Determined that the United States will be prepared for war, Franklin D. Roosevelt and "Wild Bill" Donovan orchestrate the most complex espionage organization in history, the Office of Strategic Services....
It's 1942. A Marine aviator, an Army paratrooper and demolitions expert, and a non-com radio man are on an impossible mission for the OSS....
One war may have ended, but another one has already begun, against an enemy that is bigger, smarter, and more vicious: The Soviet Union....
They were the young ones, the bright ones, the ones with the dreams. From the Nazi-prowled wastes of North Africa to the bloody corridors of Europe, they honorably answered the call....
Two armed men board a 727 that has been all but forgotten at an airfield in Angola....
From Shanghai to Wake Island, the Corps was America’s first line of defense as the winds of war exploded into the devastating surprise attack on Pearl Harbor....
The Battle of the Atlantic is at its peak. Packs of German U-boats are hunting down and sinking U.S. supply ships, and ships are being burned at their moorings in U.S. ports, is it accident or is it sabotage? Meanwhile, Allied forces are secretly preparing to invade first Sicily and then Italy. As the war heats up, Wild Bill Donovan's agents, answerable only to the president, find themselves battling on two fronts at once, and fate is just about to deal them a surprise.
Brimming with action, character, and the deep understanding of the military heart and mind that have made Griffin's books so outstanding, The Saboteurs is irresistible storytelling from a master of the craft.
"Readers who have a strong interest in WWII home-front history should be satisfied." (Publishers Weekly)
I thought: "Well, even an abriged WEB is better than none." After listening, I'm not so sure. There are gaping holes in the plot, and I'd like to have found out how the final chapter of the adventure came out.
Also, there were some surprising research errors (like having a character carrying a .357 revolver--I believe this pistol was a creature of the '50s and not a WW II weapon).
The loud music overlaid upon the narration at the beginning of many chapters drove me nuts. I had to turn my car stereo up to "boom box" levels to hear the narration over the music and road noise.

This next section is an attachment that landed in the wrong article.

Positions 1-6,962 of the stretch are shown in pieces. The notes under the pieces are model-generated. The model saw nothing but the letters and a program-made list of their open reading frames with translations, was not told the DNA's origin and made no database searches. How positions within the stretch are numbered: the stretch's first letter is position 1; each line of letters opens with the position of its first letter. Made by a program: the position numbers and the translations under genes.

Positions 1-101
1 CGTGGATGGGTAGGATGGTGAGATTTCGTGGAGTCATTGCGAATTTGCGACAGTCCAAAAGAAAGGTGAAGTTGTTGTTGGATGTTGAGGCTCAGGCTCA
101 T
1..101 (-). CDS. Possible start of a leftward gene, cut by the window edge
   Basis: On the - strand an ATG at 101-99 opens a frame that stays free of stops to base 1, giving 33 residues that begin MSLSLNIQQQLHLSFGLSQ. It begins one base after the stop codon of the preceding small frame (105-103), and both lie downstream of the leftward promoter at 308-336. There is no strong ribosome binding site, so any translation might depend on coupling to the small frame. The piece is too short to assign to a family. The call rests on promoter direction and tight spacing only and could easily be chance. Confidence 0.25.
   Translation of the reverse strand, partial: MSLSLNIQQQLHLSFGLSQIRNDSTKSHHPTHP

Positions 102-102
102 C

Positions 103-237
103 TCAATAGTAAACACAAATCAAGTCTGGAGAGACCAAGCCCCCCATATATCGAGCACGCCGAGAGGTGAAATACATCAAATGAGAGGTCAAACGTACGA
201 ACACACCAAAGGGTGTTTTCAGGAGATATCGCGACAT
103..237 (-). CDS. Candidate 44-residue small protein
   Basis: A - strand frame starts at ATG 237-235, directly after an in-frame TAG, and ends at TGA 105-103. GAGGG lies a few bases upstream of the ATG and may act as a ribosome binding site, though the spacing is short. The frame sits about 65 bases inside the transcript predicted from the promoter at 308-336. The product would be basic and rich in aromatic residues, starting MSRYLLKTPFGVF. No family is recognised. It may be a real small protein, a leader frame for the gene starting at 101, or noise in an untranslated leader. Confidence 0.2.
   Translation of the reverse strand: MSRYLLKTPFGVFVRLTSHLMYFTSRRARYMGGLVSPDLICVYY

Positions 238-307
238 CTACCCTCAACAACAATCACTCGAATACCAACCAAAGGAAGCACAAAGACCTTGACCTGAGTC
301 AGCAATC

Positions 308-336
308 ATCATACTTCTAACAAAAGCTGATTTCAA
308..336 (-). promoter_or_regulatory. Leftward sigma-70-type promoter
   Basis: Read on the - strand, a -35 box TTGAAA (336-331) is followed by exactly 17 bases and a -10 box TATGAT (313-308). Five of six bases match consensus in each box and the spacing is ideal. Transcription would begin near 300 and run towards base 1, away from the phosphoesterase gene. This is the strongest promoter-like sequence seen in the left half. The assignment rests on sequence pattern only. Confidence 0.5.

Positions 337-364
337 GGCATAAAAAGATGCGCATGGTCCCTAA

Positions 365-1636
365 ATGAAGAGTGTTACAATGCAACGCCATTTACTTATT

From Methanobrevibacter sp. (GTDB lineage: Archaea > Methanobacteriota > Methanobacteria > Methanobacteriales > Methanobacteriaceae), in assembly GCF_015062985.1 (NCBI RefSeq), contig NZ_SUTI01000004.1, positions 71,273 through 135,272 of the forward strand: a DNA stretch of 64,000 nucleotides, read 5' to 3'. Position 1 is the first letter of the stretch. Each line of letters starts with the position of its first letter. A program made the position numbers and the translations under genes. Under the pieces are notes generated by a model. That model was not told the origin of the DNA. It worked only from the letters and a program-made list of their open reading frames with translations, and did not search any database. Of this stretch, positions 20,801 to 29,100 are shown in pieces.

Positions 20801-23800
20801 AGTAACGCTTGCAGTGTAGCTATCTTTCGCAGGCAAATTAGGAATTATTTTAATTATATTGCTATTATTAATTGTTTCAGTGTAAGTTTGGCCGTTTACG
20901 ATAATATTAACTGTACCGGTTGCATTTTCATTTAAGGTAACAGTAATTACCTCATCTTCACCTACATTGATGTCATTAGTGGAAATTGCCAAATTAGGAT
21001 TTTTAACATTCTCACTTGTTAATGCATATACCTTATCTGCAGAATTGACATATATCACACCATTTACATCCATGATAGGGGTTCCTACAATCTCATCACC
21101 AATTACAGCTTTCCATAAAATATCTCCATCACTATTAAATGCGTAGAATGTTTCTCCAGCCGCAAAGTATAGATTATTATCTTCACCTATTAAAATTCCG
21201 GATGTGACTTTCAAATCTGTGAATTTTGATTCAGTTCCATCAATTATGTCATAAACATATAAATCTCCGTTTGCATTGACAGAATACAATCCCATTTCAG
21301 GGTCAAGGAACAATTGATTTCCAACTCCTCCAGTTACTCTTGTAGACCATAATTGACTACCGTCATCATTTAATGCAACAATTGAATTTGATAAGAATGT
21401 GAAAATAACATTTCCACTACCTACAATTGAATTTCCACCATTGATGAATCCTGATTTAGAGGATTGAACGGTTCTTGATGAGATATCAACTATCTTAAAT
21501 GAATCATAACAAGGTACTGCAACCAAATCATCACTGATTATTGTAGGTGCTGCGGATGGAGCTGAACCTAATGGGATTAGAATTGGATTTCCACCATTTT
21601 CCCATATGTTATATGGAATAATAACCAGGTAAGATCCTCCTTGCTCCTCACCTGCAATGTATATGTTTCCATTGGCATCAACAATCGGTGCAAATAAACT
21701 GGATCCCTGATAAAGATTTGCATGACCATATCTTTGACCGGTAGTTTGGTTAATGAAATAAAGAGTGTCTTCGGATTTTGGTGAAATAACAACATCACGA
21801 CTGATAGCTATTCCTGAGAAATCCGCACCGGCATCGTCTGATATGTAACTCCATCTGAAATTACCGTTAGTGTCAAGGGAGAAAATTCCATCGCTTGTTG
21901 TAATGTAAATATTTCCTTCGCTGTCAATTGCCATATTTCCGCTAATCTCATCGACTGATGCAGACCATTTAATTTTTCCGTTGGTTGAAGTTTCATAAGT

Still . . . It was a W E B Griffin (& Son) novel, and that can't be all bad.
4 of 4 people found this review helpful
If you have been a fan of the Men at War series since back in the day, you may be a little disappointed in this offering.
I guess it would depend on exactly what you are expecting. For some strange reason, I expected the story to pick up where we left off with Canidy and Fulmar escaping from Hungary, Jimmy in the Philippines, and Bitter and Douglass, Jr. working on the Aphrodite project. I guess it did but it was just a little off. Jimmy and Douglass, Jr. were mentioned in passing but Bitter didn’t exist at all. What about the new young pilot character, Darmstardt, that he spent so much time developing in the last book? He also fell off of the face of the earth. I was also not happy with the personality transplant that some of the characters seemed to undergo during the interim.
Now for the story. It was a good story and very plausible. There were a couple of glaring editing mistakes where characters have information that they were never given. There was also time spent introducing a character that never appeared. It makes you wonder if he was edited out and they forgot to go back and clean up the foreshadowing. I also didn’t like the whole Anne Chambers side story. That was not well written.
All in all if you are a longtime fan you may be disappointed. Hopefully this new “team” will get better with the next installment.
3 of 3 people found this review helpful
What a disappointment! I have enjoyed every W.E.B. Griffin book that I have read or listened to. I anticipated this one greatly. Once I started trying to listen to this recording, though, I was really put off by the lousy production. The writing was probably excellent, and the narration was good--when the producer let you hear it. The wretched, loud, and unnecessary music at the beginning of chapters was awful. To add to the distraction, there were sound effects (ships horns, etc.) that were just silly. What's next? Maybe a scratch-and-sniff card that you send out to add to the experience? Good writers like Griffin don't need to have their stuff turned into audio comic books.
2 of 2 people found this review helpful
Would you consider the audio edition of The Saboteurs to be better than the print version?
What did you like best about this story?
What does James Naughton bring to the story that you wouldn’t experience if you just read the book?
he was much better than the previous reader
Was this a book you wanted to listen to all in one sitting?
Any additional comments?
too much of the book is given to setting what happened in previous books, I would concider at least half the book was a re-hash. the parts that were not a re-hash were vary good